Tuesday, September 20, 2016

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HSRP Operation

HSRP which stand for ‘Hot Standby Router Protocol” is considered to be a “First Hop Redundancy Protocol” or FHRP.
Notice here PC1 on Picture, it has an ip address of 10.1.1.100, and it has default gateway of 10.1.1.1, what is that default gateway. Well that default gateway is typically the ip address of a router. A Router that’s gonna get PC1 of its local subnet may be out of the internet, and that information that PC1 may have learned via DHCP. Do you see that default gateway that router could become a single point of failure? If that router went down suddenly, the PC is limited to communicating to its local subnet. It cannot go beyond its local subnet.                           
                        That’s where the FHRP like HSRP can help us out. HSRP is a Cisco Proprietary FHRP. That default gateway that the PC is pointing to is 10.1.1.1, But as we examined the IP addresses on these Multilayer switches. We don’t see 10.1.1.1.

                 In multiplayer switch SW2 fast Ethernet 0/3 is a routed interface and its ip address is 10.1.1.2, fastEthernet 0/3 is also routed interface on multilayer switch SW3 and its ip address 10.1.1.3. Who servicing packet that destined for 10.1.1.1, Notice on picture I got a Virtual Router.
This “Virtual or Phantom Router” is the Router that the PC is logically using, and HSRP allows one router which is currently SW2 to service the Active Router, and it’s gonna be able to service packets that are destined for 10.1.1.1 and route them where they need to go.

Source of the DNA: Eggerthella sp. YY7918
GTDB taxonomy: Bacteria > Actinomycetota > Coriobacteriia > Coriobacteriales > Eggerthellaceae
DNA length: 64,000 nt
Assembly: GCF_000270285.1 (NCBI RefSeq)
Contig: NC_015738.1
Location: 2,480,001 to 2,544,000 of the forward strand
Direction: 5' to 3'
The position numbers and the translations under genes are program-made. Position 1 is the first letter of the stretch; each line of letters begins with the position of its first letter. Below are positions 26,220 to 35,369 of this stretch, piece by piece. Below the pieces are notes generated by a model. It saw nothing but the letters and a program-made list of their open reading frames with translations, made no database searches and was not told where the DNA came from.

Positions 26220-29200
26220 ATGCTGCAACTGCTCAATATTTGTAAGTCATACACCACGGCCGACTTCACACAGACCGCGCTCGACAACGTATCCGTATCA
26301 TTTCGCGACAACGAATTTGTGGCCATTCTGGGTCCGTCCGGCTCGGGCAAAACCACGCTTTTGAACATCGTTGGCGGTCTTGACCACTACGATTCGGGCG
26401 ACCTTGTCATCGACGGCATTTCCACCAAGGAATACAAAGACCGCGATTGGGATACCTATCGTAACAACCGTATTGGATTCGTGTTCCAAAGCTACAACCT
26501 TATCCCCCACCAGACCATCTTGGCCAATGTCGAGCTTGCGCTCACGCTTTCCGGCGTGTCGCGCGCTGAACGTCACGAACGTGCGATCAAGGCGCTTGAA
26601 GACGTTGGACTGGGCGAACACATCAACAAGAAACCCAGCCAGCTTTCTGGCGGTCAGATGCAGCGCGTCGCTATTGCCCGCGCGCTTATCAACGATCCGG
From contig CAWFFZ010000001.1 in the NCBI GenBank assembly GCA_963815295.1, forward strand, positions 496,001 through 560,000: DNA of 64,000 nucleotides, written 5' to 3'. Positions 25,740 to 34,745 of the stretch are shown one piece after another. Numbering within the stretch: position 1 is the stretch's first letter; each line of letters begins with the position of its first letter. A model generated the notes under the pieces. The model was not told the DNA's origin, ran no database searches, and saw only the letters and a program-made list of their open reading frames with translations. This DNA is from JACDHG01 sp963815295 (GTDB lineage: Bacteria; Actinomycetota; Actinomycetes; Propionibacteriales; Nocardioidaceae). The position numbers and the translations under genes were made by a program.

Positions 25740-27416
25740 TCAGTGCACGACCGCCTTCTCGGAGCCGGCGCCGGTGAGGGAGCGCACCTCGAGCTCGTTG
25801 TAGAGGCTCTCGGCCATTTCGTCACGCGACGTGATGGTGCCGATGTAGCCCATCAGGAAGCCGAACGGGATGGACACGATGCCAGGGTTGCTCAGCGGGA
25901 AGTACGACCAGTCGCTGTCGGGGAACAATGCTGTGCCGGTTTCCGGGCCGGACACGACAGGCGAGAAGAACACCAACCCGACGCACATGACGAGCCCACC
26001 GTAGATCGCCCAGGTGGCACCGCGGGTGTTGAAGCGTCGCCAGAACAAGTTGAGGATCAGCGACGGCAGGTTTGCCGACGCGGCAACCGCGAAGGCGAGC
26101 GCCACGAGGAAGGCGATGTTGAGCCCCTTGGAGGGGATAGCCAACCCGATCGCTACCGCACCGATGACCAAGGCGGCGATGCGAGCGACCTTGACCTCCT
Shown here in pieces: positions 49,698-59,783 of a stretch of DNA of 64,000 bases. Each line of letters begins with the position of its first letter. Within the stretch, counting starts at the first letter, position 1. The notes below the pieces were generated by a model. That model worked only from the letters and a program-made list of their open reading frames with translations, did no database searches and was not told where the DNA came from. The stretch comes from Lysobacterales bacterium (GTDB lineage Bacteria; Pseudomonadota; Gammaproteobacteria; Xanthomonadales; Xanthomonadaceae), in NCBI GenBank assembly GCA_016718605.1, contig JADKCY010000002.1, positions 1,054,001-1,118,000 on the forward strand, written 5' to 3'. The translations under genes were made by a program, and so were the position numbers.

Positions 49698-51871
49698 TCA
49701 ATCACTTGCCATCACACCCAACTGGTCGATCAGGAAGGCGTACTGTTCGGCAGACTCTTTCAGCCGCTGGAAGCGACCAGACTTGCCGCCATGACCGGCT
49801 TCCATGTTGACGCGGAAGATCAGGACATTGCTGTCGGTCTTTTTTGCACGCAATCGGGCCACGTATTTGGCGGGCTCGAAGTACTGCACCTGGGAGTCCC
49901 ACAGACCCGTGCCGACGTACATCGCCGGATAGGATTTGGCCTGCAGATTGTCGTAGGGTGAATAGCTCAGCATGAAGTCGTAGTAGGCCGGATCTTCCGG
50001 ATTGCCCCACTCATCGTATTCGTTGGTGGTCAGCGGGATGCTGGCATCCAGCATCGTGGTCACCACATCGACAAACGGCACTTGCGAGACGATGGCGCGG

We talk about FHRP, we typically referred to the devices that are running those protocol as router. But in Today Modern networks many time are default gateway to which our PC’s pointing are switches.
Those type of switches would be multilayers or Layer3 Switches.SW2 and SW3, they Multilayer Switch, they acting as Router.
                           Right now, if a packet is destined for this virtual ip address of 10.1.1.1, is gonna be handled by switch SW2. And we were to take a look that frame coming from that PC1, it’s not just destined for ip address of 10.1.1.1, also corresponding to mac-address. That’s the PC is learned via an ARP by sending out an Address Resolution Protocol query to say “Hey somebody tell me the mac-address for 10.1.1.1”, the PC learned that and it stored in that ARP Cache”.
                               So switch SW2 is not only acting like 10.1.1.1, it’s also acting if it has that mac-address that correspond to 10.1.1.1, and of course the main point of a FHRP is to make that first Hop that default gateway redundant.

Let’s say that something happens to switch SW2.It goes down, suddenly it’s no longer active Router.
              SW3 transition from its standby state into Active State.
It can start servicing packets that destined for 10.1.1.1, and not just that ip address. But the mac-address corresponding to that ip address. That’s the magic of HSRP
                            But the question comes up how that switch SW3 know that Switch SW2 is no longer available. Well with HSRP Hello Messages exchanged.
                               And the default time for that is every 3 seconds.
We gonna send a hello message, and if switch SW3 knowing that it was the Standby Router did not here from the Active Router for certain period of time called Hold Time.